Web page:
Difelikefalin Helps Upper Back Itch, but With Side Effects

Marcia Frellick

February 08, 2023

Patients with persistent upper-back itch from notalgia paresthetica may get some relief with oral difelikefalin (Korsuva), phase 2 data from a randomized, double-blinded placebo-controlled trial suggest.

However, side effects were significant and caused 19% in the intervention group to discontinue the trial vs 6% in the placebo group.

Results of the study were published online today in the New England Journal of Medicine.

There is currently no treatment approved by the US Food and Drug Administration (FDA) for the common condition, which typically causes itch in the hard-to-reach area between the shoulder blades or mid-back.

Drug Reduced Moderate to Severe Itch

Difelikefalin — a selective kappa-opioid receptor agonist — is  FDA-approved only as an injection for treating moderate-to-severe itch from chronic kidney disease in adults undergoing hemodialysis.

Dr Brian Kim

However, in a new trial, led by Brian S. Kim, MD, professor of dermatology and vice chair of research at the Icahn School of Medicine at Mount Sinai in New York City, the drug gave moderate relief to patients with notalgia paresthetica who had moderate to severe itch.

Patients were randomly assigned 1:1 to receive oral difelikefalin 2 mg or a placebo twice daily for 8 weeks. The primary outcome was change in the weekly average of the daily 0 to 10 Worst Itch Numeric Rating Scale, for which 0 is "no itch" and 10 is "worst itch imaginable."

Secondary clinical outcomes were itch-related quality-of-life and itch-related sleep measures.

The study included 126 patients; 62 received difelikefalin and 63 received placebo. One patient assigned to the difelikefalin group withdrew consent before the first dose.

The average baseline score on the Worst Itch scale was 7.6 (severe itch) in each group. Mean scores in the difelikefalin dropped by 4 points vs. 2.4 points in the placebo group (95% CI, −2.6 to −0.6; P = .001).

Difelikefalin did not help with sleep disturbance compared with placebo, "except possibly in patients with impaired sleep at baseline," the authors write. "Larger and longer trials are required to determine the effect and risks of difelikefalin treatment in this disorder."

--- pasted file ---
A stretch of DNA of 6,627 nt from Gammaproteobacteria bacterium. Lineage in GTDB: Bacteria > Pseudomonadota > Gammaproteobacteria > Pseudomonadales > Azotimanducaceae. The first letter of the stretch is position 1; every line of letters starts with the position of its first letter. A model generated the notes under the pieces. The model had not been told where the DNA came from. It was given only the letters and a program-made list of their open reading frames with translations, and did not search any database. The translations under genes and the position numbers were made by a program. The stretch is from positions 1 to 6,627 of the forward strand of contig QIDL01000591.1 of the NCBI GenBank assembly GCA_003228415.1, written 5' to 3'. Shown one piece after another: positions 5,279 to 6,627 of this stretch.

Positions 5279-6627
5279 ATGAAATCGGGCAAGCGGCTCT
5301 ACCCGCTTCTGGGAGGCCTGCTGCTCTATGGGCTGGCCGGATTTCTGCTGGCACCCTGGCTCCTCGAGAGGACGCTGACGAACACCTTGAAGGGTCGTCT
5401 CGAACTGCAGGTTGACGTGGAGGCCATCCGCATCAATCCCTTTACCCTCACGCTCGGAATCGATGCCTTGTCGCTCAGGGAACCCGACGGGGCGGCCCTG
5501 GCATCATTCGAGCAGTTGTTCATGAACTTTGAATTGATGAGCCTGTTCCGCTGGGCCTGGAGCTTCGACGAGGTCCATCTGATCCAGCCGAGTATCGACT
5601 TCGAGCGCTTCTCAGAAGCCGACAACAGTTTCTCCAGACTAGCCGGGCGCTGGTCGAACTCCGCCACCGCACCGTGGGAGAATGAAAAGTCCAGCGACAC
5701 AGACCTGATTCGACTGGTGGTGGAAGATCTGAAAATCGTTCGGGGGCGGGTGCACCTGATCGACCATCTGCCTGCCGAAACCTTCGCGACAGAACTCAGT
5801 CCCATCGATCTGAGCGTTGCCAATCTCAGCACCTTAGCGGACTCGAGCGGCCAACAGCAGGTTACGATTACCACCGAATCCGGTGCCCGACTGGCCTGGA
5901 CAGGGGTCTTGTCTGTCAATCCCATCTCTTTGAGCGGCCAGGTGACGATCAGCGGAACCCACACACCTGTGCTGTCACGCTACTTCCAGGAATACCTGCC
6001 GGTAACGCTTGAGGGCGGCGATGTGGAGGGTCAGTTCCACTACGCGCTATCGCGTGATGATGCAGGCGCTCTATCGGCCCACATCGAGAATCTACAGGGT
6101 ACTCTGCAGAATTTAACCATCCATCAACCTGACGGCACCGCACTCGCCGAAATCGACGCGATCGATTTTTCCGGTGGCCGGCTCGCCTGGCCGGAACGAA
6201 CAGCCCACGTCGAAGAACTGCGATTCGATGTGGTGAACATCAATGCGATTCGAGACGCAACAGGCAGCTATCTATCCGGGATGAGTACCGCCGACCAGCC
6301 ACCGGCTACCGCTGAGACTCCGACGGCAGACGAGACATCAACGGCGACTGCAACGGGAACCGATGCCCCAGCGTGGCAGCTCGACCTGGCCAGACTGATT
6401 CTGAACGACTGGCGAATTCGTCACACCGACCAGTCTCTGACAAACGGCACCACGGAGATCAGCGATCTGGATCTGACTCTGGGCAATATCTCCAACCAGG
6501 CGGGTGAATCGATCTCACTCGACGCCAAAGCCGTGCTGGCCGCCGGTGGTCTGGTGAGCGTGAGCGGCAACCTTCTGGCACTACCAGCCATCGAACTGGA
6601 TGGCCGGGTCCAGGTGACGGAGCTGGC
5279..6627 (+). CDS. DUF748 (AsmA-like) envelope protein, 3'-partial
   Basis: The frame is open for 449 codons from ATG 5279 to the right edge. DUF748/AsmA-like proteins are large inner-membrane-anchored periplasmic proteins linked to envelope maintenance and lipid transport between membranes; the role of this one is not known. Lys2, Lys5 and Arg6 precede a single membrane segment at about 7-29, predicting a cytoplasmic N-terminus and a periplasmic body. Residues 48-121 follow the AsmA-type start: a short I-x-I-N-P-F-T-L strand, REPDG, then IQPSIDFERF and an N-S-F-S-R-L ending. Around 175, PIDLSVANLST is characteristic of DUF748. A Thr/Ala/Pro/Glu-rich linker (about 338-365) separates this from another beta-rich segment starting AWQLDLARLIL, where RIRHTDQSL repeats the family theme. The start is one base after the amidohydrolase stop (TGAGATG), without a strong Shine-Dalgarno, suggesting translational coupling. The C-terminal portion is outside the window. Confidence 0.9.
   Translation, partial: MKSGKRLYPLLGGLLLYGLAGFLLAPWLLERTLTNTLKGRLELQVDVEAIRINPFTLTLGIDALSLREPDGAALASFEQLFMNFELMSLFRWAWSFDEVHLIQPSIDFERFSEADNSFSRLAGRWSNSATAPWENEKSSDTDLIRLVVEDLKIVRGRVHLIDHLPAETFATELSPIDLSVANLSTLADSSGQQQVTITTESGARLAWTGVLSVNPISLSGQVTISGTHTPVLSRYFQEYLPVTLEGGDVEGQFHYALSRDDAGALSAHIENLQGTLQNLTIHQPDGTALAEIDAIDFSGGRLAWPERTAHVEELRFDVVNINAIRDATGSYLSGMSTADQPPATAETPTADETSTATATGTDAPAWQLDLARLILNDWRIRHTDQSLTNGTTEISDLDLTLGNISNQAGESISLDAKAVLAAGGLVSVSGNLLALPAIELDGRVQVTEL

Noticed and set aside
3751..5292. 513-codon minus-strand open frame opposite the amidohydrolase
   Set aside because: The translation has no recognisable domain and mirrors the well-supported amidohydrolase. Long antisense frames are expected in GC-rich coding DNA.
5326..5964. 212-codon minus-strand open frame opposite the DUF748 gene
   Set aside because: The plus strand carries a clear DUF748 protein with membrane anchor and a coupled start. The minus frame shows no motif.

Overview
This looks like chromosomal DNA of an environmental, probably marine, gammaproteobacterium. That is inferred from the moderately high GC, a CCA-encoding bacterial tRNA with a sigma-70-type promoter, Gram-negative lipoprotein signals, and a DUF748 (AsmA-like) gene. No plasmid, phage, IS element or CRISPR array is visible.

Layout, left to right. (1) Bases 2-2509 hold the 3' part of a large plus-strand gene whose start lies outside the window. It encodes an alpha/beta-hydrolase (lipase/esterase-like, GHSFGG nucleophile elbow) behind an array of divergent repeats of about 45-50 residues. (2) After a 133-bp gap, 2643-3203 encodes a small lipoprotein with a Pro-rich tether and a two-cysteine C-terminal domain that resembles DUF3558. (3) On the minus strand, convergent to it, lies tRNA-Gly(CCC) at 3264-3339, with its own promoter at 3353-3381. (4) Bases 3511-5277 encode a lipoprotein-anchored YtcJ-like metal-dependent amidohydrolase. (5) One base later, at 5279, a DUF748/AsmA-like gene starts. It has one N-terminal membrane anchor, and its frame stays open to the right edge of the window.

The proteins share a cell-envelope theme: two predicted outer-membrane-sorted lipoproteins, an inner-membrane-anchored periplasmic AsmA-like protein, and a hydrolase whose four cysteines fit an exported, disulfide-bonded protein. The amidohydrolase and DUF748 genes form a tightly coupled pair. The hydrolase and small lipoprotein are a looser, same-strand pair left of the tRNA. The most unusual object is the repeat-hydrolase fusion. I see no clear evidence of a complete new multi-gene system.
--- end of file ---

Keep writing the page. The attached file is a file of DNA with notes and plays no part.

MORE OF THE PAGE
In a Mount Sinai press release, Kim, who is also director of the Lebwohl Center for Neuroinflammation and Sensation at Mount Sinai, called the team’s findings "encouraging."

"The encouraging results achieved in this trial could reenergize the field and mark an important step toward improving symptoms of itch for patients with notalgia paresthetica," he said.

Side Effects "Worrisome"

The main side effects reported included headaches, dizziness, constipation and increased urine output.

Dr Shawn Kwatra

Shawn Kwatra, MD, director of the Johns Hopkins Itch Center in Baltimore, Maryland, told Medscape Medical News that dizziness was "especially worrisome," noting the average age of participants in the trial was 59-60 years. "We are very concerned about folks having falls or hip fractures," he said.

"Things we use more commonly are topical steroids, topical capsaicin, the capsaicin patch, muscle strengthening, and gabapentin," Kwatra said. "Off-label we use botulinum toxin (Botox) as well. I'm able to control" almost all of my notalgia paresthetica patients, he added.

In his view, for this type of drug, he said, "the right home for it is more for a generalized neuropathic pruritis or nociplastic itch, vs something very localized which is more amenable to topical therapies."

He said that the associated central nervous system effects, such as dizziness and headache, "would limit therapeutic use to only the most severe cases in my mind."

The trial was funded by Cara Therapeutics, manufacturer of difelikefalin.

Kim and co-author Mark Lebwohl, MD, are paid consultants/advisers to Cara Therapeutics. Other co-authors also reported ties to Cara. Kwatra previously had done consulting work for Cara Therapeutics and is an advisory board member/consultant for AbbVie, Amgen, Arcutis Biotherapeutics, Aslan Pharmaceuticals, Castle Biosciences, Celldex Therapeutics, Galderma, Genzada Pharmaceuticals, Incyte Corporation, Johnson & Johnson, Leo Pharma, Novartis Pharmaceuticals Corporation, Pfizer, Regeneron Pharmaceuticals, and Sanofi and has served as an investigator for Galderma, Incyte, Pfizer, and Sanofi.

N Engl J Med. Published online February 8, 2023. Abstract

Marcia Frellick is a freelance journalist based in Chicago. She has previously written for the Chicago Tribune, Science News, and Nurse.com, and was an editor at the Chicago Sun-Times, the Cincinnati Enquirer, and the St. Cloud (Minnesota) Times. Follow her on Twitter at @mfrellick

For more news, follow Medscape on Facebook, Twitter, Instagram, YouTube, and LinkedIn


Comments on Medscape are moderated and should be professional in tone and on topic. You must declare any conflicts of interest related to your comments and responses. Please see our Commenting Guide for further information. We reserve the right to remove posts at our sole discretion.